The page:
Register with us today

and in less than 60 seconds continue your access to:Latest news headlinesAnalytical topics and featuresCommodities videos, podcast & blogsSample market prices & dataSpecial reportsSubscriber notes & daily commodity email alerts

Already have an account?

Log in to register

Forgot Password

In this list

Crude oil futures lower on bearish API data, fading geopolitical risk

Oil | LPG | Gasoline | Naphtha | Petrochemicals

Asia LPG, naphtha to drive light ends strength in 2021, gasoline outlook mixed


Platts Market Data – Oil

Electric Power | Renewables | LNG | Infrastructure Utilities

Caribbean Energy Conference, 21st

Oil | Crude Oil | LPG

Nigeria asks OPEC to review repercussions of output strategy

Natural Gas | Oil

Fuel for Thought: Argentina puts fresh focus on developing Vaca Muerta, but concerns abound

Crude oil futures lower on bearish API data, fading geopolitical risk

Singapore — Crude oil futures were lower during mid-morning trade in Asia Wednesday following the release of the US' crude inventory report for last week and President Donald Trump's speech to the UN General Assembly on Tuesday, which suggests that the US is only looking to increase sanctions on Iran as opposed to pursuing military retaliation as previously indicated.

Not registered?

Receive daily email alerts, subscriber notes & personalize your experience.

Register Now

At 11:00 am in Singapore (0300 GMT), ICE Brent November crude futures fell 44 cents/b (0.70%) from Tuesday's settle to $62.66/b, while the front-month NYMEX November light sweet crude futures contract moved 35 cents/b (0.61%) lower at $56.94/b.

According to analysts reports quoting data released by the American Petroleum Institute out Tuesday, US crude inventory for the week ended September 20 rose 1.4 million barrels.

The API also reportedly showed a 1.9 million-barrel increase in gasoline stocks, while distillate inventories fell by 2.2 million barrels, analysts said.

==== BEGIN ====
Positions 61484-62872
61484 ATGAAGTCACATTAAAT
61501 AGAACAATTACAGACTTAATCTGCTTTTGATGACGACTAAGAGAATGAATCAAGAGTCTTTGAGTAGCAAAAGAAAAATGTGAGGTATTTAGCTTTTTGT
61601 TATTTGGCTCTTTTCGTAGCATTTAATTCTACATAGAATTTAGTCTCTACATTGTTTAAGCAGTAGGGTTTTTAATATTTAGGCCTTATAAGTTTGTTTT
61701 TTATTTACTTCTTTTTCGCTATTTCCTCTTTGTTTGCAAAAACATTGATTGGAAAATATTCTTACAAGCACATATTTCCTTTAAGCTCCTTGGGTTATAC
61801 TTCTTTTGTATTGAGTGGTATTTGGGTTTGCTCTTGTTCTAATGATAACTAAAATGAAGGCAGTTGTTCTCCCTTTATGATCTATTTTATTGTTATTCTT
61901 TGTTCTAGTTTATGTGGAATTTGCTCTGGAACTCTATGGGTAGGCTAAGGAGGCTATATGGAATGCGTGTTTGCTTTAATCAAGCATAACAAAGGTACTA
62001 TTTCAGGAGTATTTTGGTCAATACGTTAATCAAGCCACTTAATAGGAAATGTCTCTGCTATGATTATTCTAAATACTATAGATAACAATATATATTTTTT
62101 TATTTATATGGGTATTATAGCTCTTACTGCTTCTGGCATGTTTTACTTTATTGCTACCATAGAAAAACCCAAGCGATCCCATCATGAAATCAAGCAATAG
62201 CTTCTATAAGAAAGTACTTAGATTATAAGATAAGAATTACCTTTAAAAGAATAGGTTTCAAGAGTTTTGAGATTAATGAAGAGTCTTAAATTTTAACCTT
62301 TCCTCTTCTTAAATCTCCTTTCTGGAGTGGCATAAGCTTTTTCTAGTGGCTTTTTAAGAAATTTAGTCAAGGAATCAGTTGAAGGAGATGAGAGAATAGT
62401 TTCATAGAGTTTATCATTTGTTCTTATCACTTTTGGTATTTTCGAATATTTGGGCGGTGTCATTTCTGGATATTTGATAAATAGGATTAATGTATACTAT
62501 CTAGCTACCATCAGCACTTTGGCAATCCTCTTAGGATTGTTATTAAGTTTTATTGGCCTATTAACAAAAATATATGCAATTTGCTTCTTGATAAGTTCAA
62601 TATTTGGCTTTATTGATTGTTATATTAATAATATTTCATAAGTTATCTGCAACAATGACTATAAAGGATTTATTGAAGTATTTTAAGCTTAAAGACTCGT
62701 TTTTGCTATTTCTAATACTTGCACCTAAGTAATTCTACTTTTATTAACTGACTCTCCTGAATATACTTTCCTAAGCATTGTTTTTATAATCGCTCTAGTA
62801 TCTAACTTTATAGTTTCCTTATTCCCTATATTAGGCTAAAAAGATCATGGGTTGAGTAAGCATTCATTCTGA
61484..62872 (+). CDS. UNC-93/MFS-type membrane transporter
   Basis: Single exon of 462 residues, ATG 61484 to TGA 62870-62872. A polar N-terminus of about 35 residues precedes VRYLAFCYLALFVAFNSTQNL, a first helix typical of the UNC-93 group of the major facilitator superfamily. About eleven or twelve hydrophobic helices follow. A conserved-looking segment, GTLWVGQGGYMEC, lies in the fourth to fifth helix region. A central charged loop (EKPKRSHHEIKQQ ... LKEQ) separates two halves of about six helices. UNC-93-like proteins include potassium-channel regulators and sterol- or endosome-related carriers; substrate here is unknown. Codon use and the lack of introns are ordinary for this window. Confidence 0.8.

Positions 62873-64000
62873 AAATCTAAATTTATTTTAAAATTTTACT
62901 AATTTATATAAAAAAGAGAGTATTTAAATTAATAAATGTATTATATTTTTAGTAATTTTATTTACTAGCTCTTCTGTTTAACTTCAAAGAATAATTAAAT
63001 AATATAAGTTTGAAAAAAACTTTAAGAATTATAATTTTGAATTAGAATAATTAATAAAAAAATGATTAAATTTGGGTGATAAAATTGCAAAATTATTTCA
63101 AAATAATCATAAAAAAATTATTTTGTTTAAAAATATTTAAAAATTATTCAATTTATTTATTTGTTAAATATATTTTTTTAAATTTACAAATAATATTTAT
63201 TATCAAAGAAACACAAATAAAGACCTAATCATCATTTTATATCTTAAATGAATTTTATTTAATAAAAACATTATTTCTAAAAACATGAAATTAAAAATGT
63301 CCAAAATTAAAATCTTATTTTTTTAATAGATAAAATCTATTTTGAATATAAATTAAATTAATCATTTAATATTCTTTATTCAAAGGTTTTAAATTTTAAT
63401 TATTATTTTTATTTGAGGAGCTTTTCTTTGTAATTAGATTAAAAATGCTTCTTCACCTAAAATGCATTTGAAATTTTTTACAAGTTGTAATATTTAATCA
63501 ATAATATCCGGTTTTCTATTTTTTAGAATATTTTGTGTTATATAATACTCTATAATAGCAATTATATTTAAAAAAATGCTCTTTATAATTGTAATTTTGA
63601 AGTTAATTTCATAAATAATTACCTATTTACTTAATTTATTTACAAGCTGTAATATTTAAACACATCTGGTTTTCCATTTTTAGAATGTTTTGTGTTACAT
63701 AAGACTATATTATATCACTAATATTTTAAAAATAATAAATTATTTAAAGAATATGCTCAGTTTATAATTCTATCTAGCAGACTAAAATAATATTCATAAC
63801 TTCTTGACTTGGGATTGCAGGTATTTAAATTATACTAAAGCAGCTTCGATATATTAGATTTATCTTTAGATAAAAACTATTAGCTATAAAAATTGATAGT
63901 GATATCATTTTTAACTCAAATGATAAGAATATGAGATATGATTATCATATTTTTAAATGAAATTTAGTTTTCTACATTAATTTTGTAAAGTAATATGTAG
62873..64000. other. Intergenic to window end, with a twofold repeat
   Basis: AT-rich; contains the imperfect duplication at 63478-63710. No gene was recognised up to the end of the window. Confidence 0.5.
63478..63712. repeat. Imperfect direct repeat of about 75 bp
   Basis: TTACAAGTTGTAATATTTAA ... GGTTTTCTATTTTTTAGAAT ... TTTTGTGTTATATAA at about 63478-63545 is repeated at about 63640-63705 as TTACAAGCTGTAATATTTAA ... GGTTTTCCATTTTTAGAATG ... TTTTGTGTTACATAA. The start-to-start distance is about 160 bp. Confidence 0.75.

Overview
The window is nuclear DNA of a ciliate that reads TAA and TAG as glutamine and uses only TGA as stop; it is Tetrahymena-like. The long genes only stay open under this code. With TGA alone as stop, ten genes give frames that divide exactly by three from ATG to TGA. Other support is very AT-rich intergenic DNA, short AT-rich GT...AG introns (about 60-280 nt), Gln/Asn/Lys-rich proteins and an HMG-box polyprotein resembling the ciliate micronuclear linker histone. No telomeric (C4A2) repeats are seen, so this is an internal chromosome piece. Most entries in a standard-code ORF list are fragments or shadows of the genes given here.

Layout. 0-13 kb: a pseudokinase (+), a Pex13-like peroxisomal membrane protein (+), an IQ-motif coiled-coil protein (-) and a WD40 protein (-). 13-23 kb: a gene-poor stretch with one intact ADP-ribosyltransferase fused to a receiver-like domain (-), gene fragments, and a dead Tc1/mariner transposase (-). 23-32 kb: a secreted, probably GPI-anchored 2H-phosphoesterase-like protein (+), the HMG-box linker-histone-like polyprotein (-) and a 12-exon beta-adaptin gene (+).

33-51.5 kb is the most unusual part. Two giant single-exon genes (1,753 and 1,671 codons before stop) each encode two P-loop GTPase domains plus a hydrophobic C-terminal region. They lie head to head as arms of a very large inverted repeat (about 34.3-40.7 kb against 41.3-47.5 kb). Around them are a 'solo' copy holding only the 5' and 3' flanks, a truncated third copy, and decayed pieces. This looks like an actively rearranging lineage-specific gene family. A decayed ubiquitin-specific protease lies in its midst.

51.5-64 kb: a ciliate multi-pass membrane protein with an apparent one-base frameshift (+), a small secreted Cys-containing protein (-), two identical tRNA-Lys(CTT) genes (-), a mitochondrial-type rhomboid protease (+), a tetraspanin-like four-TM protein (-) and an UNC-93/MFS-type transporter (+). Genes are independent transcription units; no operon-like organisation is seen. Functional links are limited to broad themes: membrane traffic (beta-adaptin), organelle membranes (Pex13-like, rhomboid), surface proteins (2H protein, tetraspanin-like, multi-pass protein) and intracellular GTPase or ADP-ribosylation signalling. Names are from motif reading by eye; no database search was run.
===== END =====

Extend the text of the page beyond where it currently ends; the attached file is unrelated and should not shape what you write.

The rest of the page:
Analysts surveyed Monday by S&P Global Platts were looking for US crude stocks over the same period to have declined 190,000 barrels.

Definitive data on last week's US inventory report is due for release from the US Energy Information Administration later Wednesday.

The EIA on Tuesday released its Short Term Energy outlook in which it said that the US pumped a record 12.43 million b/d of crude in August.

Globally, EIA sees oil production rising to 127 million b/d in 2050, up 30% from 2018 levels, with OPEC growth of 37% outpacing non-OPEC growth of 23%.

Meanwhile, the risk premium that pushed crude prices up by more than $10/b early last week post-attacks on Saudi crude production seems to have cooled with the US not looking at military action against Iran, which it has blamed for the attacks.

US President Donald Trump, speaking at the United Nations General Assembly on Tuesday, took aim at the "repressive regime" in Iran, highlighting US sanctions, which he said would only be strengthened.

"As long as Iran's menacing behavior continues, sanctions will not be lifted, they will be tightened," Trump said.

Phil Flynn, senior market analyst at Price Futures Group, said Trump's UN speech indicated military retaliation against Iran looked less likely, adding to the downward movement in oil futures prices.

"Despite the lingering uncertainty on the pace of recovery in Saudi Arabia's production capacity, we believe its inventory buffer is sufficiently large to help accommodate further delays, should recent concerns prove accurate," analysts from Goldman Sachs said in a note.

Global markets took a hit on Tuesday on news that US House Speaker Nancy Pelosi will announce an impeachment inquiry into Trump over his dealings with Ukraine.

"The announcement of an impeachment inquiry into the US President adds a twist for Asian markets following the wavering of markets over US-China trade. Sentiment across the region looks set to take another hit with this latest political development, " IG's market strategist Pan Jingyi said.

As of 0300 GMT, the US Dollar Index was up 0.16% at 98.08.

-- Avantika Ramesh,

-- Edited by Norazlina Juma'at,